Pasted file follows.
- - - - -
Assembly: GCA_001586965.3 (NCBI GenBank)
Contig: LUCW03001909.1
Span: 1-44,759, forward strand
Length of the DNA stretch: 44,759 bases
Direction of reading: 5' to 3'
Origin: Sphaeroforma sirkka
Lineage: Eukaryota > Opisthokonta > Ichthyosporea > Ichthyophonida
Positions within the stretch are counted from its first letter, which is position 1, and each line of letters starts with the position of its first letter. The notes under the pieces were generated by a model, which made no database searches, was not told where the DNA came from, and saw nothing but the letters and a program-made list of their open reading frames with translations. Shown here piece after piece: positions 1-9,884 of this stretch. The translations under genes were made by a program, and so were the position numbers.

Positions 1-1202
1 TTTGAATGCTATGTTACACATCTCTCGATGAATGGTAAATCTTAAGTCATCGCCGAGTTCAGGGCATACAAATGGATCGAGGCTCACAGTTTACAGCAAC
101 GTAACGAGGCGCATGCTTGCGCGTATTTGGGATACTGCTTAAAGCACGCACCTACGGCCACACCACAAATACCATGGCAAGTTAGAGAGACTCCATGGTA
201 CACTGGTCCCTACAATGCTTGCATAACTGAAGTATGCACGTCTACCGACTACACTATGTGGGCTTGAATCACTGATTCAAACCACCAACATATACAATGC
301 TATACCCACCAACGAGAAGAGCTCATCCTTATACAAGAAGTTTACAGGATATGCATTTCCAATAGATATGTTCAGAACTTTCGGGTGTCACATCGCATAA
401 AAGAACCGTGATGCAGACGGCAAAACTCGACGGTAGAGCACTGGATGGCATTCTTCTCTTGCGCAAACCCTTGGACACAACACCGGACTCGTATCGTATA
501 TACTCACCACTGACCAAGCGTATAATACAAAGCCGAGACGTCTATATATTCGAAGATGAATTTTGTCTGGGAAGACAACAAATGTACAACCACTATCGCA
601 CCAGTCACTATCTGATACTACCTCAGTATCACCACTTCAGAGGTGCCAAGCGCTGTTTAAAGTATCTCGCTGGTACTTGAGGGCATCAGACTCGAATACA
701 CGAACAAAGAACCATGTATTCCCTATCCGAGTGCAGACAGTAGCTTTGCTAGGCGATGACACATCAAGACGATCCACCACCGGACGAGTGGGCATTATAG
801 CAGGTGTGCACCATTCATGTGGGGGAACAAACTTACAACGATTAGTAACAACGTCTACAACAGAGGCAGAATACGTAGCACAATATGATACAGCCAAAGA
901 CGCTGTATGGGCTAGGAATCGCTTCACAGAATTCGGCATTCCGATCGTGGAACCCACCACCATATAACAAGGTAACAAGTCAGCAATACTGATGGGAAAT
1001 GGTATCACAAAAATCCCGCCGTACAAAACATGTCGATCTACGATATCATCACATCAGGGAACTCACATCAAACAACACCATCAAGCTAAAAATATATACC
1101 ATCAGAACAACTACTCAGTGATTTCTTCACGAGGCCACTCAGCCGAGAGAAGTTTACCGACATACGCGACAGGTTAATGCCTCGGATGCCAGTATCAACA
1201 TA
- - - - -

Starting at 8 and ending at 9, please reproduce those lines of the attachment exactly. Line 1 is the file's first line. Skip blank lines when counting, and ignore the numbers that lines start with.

Positions within the stretch are counted from its first letter, which is position 1, and each line of letters starts with the position of its first letter. The notes under the pieces were generated by a model, which made no database searches, was not told where the DNA came from, and saw nothing but the letters and a program-made list of their open reading frames with translations. Shown here piece after piece: positions 1-9,884 of this stretch. The translations under genes were made by a program, and so were the position numbers.

Positions 1-1202